How unlike your typical Shakespeare adaptation Baz Luhrmann's Romeo&Juliet is. Like Ian McKellan's remarkable Richard III, it breaks free of stagy tradition almost completely - only the poetic language and that plot are left to give the game away. Out go the ruffs, tights and oh-so-perfect English accents. Instead, Luhrmann's production delights in John Woo-style slow-mo, in-yer-face art direction, gender-bending gang members and casual drug-taking. Where you'd expect to see horses, there are convertible Chevys. Where there should be swords and rapiers, there are handguns. Even the muted Capulet-Montague confrontation that kick-starts the original play becomes, in Baz's hands, a Desperado-style stand-off - all gun-totin' teenage posturing, backed by the lazy twang of an electric guitar.
Even if this contemporary take on such an old, familiar story seems like a dumb idea - an uncalled-for remake of Boyz N The Hood with added rhyming couplets - chances are it will win you over. And it looks consistently fabulous. Taking its cue from the drug-fuelled, funked-up lifestyle of any inner-city ghetto, it's one long eye-popper of a film.
It's greatly to the movie's credit that nothing has been taken as sacred, too - the play's been chopped and changed and messed about with as much as is needed to make it work as a film. Instead of the fair port of Verona, Luhrmann (previous credit: Aussie dance fest Strictly Ballroom) gives us a Mexican beach-side metropolis - a decaying South American nowhere with the Capulet and the Montague families represented by two huge business corporations. This is a seedy world in which the "dagger" isn't a small, pointy sword but a popular make of 9mm handgun. Similarly, the "Prince" of Verona turns out to be the local Chief of Police, while a local church choir belts out TAFKAP's When Doves Cry in fabulous gospelicious harmony - this is celluloid Shakespeare with an unforced sense of humour. At first the juxtaposition of what you're seeing with what you're hearing may grate (a rough, pill-popping street yob describes his girlfriend as "the sun", when "bitch" or "ho" seems more appropriate); later, it'll seem perfect.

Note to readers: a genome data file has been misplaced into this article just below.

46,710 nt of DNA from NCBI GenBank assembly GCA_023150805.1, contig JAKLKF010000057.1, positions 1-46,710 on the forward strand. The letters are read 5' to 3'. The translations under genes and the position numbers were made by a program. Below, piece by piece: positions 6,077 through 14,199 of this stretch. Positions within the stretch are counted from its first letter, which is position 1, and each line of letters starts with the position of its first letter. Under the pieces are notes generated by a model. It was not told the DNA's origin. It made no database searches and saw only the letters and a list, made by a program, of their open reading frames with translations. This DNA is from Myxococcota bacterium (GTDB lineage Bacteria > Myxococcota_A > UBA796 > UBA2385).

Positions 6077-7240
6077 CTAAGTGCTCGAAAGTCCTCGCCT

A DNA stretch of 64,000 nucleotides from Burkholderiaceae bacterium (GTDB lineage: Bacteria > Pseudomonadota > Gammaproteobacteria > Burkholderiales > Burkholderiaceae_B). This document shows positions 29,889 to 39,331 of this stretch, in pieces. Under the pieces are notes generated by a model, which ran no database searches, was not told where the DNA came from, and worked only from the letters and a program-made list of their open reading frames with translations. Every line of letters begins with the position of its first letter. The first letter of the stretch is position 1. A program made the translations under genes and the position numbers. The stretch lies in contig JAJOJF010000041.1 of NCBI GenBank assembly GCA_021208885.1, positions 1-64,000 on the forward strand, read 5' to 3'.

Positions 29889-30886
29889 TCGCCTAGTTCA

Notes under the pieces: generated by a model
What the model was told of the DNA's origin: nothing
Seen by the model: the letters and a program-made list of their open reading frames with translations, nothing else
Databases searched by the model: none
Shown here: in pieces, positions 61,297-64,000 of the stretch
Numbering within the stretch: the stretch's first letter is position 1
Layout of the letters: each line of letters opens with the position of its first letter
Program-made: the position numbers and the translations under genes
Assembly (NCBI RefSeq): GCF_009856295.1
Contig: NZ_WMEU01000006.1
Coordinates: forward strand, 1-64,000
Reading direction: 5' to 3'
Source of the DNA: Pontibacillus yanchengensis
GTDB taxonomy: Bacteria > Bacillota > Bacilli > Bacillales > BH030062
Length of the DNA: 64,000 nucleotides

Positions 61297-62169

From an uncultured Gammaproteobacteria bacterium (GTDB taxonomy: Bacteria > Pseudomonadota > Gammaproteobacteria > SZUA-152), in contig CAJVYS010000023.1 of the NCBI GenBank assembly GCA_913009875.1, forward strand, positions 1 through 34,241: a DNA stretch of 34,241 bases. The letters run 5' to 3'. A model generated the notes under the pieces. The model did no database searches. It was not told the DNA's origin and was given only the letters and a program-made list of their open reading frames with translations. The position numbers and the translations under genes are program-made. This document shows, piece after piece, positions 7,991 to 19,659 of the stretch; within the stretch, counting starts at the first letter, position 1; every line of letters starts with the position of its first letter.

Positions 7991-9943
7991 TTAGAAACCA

What Luhrmann's interpretation does is to strip Shakespeare down to its literary boxers. It sacrifices huge chunks of text for "visual" storytelling. If you've never encountered Romeo&Juliet before, this dumping of the more flowery poetry and unimportant scenes makes everything much easier to understand. But there's a danger to this, of course: the beautiful language is what makes Shakespeare's plays work, and there's a reason why Big Bill's words are usually spoken slowly and clearly - so you can understand them. In Luhrmann's adaptation, thrilling as it is, the lines are often yelled in rough-edged American - you can tell what's going on because you can see what's going on, but you sure as hell can't hear it. Yes, Mercutio probably is shouting heartfelt warnings to Romeo on the windswept beach, but for all you know he could be ordering a pizza.
As for the performances, DiCaprio and Danes acquit themselves well enough, but their brief love affair - which abandons the famous balcony for a quick dip in an outdoor swimming pool - never really ignites. DiCaprio is no Olivier, Jacobi or Branagh, and, in the presence of accomplished thesps like Postlethwaite and Margoyles, his inexperience is exposed. Danes is better, if a strangely plain leading lady. Their support is fine, though: Harold Perrineau Jnr makes an impact as an extravagant, cross-dressing Mercutio, Margolyes hams it up nicely as a chubby Latino nurse, while Brian Dennehy and Christina Pickles provide recognisable faces for their "sit in a big stretch limo" cameos.
But the acting in Romeo&Juliet isn't the incredible thing - it's the look of the production. With Luhrmann's quick-fire music-video approach to the material, R&J assaults the senses with a non-stop rush of vibrant images and fast-cutting action. It's a rich, rude, violent ride that storms the walls of haughty Bardness - potted Shakespeare for the Tarantino generation. Love it or hate it, there is no middle ground. You'll either come out thinking it an anarchic work of near-genius, or an embarrassing mess.
Whatever you decide, Luhrmann has managed something so different with this production it just cries out to be seen. Right-on supporters of traditional RSC Shakespeare, with their perfect, true-to-the-text stagings, will be appalled. We suspect that Shakespeare himself - though he'd probably wince at all the text that's been cut - would love it. Branagh has just brought us a brilliant, faithful version of Shakey; Luhrmann has, equally brilliantly, reinvented Romeo&Juliet for the present day.